The Gorne Wood campaign

Campaigning to save and restore the ancient Gorne Woods

Gorne Wood in Lewisham, South East London has been designated by Natural England as Ancient Woodland. As such, it is the closest Ancient Woodland to the City of London. Sadly, during 20 years of property developer ownership the site has fallen in to neglect.

2022 marked 100 years since this woodland at the end of Courtrai Road was declared a park for the communities of Deptford and Lewisham by the Metropolitan Mayor Charles Henry Dodd and Sir Philip Dawson, MP. The creation of The Dandy Fifth Park was in recognition of the the local scout troop who did their bit for the war effort by patrolling the railway during World War I.

The first scout hut was built using money donated by the local community. It was bombed in World War II, and has survived two fires in the years since. Each time the communities of Brockley and Honor Oak Park rallied round to help restore it.

The Fourth Reserve Foundation is campaigning to return the site back to community use and to restore the woodland areas.

Phase 1 – The charity launched a massive fundraising campaign to buy back the land from the property developer. This might have to happen via a Lewisham Council-led compulsory purchase. As of January 2023 we reached the fundraising milestone of GBP100,000 to support this purchase. This purchase process may now take up to two years to complete.

Phase 2 – We will undo the damage Gorne Wood has suffered over decades, planting trees, and restoring ponds and meadow habitats. We plan to remove the derelict Scout hut, currently a dangerous eyesore on the site, instead creating more environmentally sympathetic structures that will work with the landscape, and which people can use for activities, courses and events connected to the reserve’s work.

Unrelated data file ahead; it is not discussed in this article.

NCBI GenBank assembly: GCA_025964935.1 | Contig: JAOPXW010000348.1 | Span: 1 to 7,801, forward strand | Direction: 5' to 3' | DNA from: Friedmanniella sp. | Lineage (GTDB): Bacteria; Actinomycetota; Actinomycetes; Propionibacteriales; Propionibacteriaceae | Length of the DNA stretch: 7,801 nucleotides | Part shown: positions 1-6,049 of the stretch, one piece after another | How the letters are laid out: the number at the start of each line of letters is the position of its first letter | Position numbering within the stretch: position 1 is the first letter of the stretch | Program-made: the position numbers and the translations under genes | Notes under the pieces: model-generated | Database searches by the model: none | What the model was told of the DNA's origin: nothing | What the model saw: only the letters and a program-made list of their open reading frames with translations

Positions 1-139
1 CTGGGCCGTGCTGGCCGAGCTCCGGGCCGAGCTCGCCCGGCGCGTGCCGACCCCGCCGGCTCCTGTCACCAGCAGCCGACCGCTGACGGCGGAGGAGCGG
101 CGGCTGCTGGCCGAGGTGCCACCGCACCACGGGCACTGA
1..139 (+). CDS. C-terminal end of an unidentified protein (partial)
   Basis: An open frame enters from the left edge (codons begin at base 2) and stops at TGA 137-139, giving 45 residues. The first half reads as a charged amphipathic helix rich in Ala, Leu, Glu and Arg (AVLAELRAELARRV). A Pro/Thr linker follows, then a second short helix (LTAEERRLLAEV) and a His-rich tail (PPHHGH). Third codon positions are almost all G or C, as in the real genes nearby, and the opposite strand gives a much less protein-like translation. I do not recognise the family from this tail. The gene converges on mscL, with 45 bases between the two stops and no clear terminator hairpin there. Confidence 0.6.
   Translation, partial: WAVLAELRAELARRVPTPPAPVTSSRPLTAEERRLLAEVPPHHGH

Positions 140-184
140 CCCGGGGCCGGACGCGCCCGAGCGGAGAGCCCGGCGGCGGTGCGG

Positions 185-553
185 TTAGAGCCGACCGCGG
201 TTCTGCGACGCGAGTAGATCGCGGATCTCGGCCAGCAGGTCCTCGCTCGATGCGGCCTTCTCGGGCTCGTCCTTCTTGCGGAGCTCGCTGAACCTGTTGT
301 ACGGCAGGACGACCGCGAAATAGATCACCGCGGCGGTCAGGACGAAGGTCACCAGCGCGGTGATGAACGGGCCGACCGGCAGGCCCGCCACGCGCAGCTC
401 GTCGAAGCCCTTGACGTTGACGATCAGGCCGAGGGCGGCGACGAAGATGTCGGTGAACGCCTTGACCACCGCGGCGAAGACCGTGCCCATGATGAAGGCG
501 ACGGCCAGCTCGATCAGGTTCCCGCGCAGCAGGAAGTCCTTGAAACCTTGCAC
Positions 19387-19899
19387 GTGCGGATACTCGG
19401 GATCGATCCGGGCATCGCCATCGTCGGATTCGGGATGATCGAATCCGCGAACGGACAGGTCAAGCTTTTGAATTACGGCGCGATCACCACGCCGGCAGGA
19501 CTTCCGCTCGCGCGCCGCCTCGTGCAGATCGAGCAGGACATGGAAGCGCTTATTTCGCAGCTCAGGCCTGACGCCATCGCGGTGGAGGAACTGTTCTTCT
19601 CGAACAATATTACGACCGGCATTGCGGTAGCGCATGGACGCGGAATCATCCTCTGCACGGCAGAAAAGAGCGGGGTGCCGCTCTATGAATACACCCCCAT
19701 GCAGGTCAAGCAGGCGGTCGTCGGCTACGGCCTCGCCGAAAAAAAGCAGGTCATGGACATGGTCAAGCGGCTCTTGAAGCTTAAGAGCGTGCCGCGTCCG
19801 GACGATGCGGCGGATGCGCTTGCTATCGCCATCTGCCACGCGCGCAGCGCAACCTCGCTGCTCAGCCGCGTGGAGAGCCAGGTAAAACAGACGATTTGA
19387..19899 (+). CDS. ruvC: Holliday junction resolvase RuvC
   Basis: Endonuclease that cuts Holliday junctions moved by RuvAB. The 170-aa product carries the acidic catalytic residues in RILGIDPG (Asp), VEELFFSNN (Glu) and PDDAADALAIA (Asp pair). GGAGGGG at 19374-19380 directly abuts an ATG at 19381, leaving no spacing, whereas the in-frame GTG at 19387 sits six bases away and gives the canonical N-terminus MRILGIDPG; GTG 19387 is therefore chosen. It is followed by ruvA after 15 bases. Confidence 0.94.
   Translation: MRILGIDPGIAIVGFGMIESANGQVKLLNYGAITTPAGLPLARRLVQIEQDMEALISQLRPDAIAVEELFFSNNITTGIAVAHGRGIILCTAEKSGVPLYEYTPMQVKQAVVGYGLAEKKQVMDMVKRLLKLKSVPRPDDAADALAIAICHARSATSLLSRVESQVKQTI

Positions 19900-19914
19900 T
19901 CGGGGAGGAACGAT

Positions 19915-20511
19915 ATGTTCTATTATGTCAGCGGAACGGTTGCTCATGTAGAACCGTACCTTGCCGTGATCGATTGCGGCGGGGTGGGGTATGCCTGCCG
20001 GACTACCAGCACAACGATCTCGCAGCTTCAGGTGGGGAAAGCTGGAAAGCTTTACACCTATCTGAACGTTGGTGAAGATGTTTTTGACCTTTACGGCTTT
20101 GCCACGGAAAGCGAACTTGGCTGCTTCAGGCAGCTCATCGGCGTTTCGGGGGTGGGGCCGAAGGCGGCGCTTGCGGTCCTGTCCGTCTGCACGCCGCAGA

We will continue to work with volunteers to manage the existing reserve and Gorne Wood to enhance its biodiversity, and to protect it for future generations.

Why won’t all of this site always be publicly accessible?

Gorne Wood is historically made up of two sections: the area around the Scout hut and the rest of Gorne Wood, which is comparatively undisturbed ancient woodland. The two parts are separated by an old boundary line.
Phase II proposals mean that the area around the existing Scout hut, fronting onto Courtrai Road will be more openly accessible for community use, for therapeutic, educational and leisure activities, promoting nature and wellbeing.
However, the area away from Courtrai Road along the railway line will be a haven for nature and occasionally accessible on open days and volunteering workdays, in the same way that Buckthorne Nature Reserve is today.

One of the most nature depleted countries in the world

Britain is one of the most nature depleted countries in the world and more than one in seven native species face extinction and more than 40% are in decline. This is why nature reserves are so important to protect our native species. Supporting your local nature reserve is one way you can speak up for nature by supporting wilder spaces on your doorstep. See also

As Sir David Attenborough says:
“The truth is, every one of us, no matter who we are, or where we live, can and must play a part in restoring nature.”

A huge demand for nature-related activities

We’re ambitious to increase the educational work we already do, and for which there is huge demand – connecting with local schools, and providing a resource for forest schools, youth groups and Scouts. With both the Buckthorne Nature Reserve and the adjacent Gorne Woods we will be able to expand the opportunities for others to use them for therapeutic, educational and leisure activities, such as refugee women’s groups, and activities like wildlife photography classes, writing, painting and theatre workshops.

The fundraising to support Phase 2 is ongoing.

You can support this campaign in two ways today. By making a donation and by adding your name to the campaign supporters list.